The Environment Protection Act does not however mention an undertaking being exempted from submitting a Cultural Heritage Impact Statement (CHIS), as laid out in the Planning Policy Guidance 6, specific to the buffer zones of the Aapravasi Ghat and released by the Ministry of Housing and Lands in 2011, to a technical committee responsible for the buffer zones. Proclaimed a legal entity in 2011, the buffer zones are protected by the Aapravasi Ghat Trust Fund Act (amended 2006 and 2011), the Local Government Act 2003 (amended 2011), and the PPG6. The latter defines “a set of performance criteria and design standards aimed at protecting the heritage authenticity and integrity of the buffer zones”.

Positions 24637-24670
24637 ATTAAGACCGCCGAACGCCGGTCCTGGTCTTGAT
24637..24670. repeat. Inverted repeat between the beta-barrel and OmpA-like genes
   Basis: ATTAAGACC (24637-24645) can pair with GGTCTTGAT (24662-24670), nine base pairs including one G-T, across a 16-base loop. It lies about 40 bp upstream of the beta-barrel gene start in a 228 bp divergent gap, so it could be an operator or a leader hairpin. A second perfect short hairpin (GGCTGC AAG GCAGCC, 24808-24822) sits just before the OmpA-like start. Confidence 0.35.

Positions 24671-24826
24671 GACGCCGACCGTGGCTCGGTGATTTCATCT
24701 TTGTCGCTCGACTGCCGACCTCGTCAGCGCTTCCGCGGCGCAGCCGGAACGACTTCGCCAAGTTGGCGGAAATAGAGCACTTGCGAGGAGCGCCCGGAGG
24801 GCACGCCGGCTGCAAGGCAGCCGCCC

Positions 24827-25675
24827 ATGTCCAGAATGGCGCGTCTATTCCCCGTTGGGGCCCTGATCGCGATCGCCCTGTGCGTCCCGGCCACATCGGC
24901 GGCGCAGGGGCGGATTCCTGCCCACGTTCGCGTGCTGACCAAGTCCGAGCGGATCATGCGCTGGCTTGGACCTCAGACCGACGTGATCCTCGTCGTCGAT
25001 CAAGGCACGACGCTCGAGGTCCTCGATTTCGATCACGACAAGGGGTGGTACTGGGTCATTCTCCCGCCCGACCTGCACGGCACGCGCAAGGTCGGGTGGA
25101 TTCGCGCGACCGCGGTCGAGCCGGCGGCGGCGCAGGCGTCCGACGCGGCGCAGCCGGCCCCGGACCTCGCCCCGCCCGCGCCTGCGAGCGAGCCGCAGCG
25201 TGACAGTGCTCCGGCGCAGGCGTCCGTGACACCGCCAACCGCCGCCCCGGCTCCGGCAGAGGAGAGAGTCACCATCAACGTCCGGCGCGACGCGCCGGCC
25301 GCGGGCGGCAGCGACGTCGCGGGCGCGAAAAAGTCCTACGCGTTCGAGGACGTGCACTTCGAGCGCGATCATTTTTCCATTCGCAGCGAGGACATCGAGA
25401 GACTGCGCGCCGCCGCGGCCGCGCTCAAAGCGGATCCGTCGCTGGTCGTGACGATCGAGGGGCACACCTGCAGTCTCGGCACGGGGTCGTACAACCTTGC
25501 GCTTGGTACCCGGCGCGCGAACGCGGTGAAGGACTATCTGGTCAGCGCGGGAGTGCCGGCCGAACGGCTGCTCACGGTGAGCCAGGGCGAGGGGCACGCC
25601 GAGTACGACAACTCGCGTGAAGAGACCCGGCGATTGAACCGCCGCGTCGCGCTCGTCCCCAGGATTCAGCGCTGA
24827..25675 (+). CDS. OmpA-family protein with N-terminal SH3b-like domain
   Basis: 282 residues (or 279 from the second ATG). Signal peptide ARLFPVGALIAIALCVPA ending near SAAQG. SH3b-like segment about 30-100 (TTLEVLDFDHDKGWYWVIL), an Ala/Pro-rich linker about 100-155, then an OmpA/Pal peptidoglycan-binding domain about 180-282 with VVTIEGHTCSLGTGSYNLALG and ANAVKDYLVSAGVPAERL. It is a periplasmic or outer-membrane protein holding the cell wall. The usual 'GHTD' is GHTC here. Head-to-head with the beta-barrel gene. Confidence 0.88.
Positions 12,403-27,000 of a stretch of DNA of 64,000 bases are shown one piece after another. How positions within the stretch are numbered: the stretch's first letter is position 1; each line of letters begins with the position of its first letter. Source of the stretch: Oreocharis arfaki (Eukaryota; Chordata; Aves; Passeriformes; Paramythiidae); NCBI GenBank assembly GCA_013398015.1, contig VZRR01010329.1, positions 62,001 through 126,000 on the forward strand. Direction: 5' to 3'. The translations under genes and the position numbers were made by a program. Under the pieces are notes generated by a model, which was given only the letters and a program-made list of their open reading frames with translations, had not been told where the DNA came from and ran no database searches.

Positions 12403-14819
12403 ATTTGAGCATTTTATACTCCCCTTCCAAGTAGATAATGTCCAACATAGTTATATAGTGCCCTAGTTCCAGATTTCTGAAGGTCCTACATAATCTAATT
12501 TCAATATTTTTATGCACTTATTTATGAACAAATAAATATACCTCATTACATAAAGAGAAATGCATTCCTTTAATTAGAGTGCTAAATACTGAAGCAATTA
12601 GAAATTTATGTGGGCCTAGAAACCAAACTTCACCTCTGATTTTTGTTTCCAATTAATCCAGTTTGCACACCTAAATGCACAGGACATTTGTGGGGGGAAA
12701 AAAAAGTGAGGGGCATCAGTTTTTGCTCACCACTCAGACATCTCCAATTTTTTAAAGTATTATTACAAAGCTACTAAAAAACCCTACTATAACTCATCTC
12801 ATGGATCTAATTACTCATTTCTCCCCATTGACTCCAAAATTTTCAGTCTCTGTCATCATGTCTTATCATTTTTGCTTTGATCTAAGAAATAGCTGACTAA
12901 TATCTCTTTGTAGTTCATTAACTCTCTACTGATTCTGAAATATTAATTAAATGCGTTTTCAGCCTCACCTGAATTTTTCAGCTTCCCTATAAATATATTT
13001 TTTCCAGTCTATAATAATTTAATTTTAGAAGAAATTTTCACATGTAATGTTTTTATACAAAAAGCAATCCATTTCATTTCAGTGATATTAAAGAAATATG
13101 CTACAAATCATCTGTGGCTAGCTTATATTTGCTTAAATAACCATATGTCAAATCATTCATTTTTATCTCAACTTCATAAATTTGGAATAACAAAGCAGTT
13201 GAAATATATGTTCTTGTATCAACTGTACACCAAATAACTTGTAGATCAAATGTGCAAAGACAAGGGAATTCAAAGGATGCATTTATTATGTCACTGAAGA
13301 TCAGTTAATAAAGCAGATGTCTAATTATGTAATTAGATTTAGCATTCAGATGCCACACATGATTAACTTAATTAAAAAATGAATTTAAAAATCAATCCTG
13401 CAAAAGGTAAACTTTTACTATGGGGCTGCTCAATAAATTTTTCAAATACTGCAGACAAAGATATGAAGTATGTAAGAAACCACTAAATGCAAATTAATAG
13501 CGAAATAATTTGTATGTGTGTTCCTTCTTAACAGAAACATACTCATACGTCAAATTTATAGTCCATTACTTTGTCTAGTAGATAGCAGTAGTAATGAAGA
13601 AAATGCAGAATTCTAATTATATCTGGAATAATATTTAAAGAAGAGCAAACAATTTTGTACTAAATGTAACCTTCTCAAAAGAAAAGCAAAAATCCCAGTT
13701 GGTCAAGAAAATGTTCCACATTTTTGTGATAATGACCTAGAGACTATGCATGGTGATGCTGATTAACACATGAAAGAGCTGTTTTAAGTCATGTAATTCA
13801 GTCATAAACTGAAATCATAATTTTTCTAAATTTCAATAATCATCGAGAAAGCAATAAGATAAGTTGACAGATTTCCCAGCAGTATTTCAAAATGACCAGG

The PPG6 hence sets out to “support the conservation of the historical fabric” and “the conservation of the urban character and intangible heritage of the World Heritage Property”, amongst other things. While the Aapravasi Ghat is owned by the Ministry of Arts and Culture, the buffer zones are administered by the Municipal Council of Port Louis and the Mauritius Ports Authority (MPA). Accordingly, any development plan within the buffer zones needs to be reviewed and approved by the technical committee, chaired by the City Council of Port Louis and comprising representatives from the Aapravasi Ghat Trust Fund (AGTF); the MPA; the National Heritage Fund; the National Development Unit; and the Ministries of Public Infrastructure and Land Transport, Environment, Tourism, Arts and Culture, and Housing and Lands. The committee’s mission is to ensure that any development plans are in line with the conditions set out by the PPG6.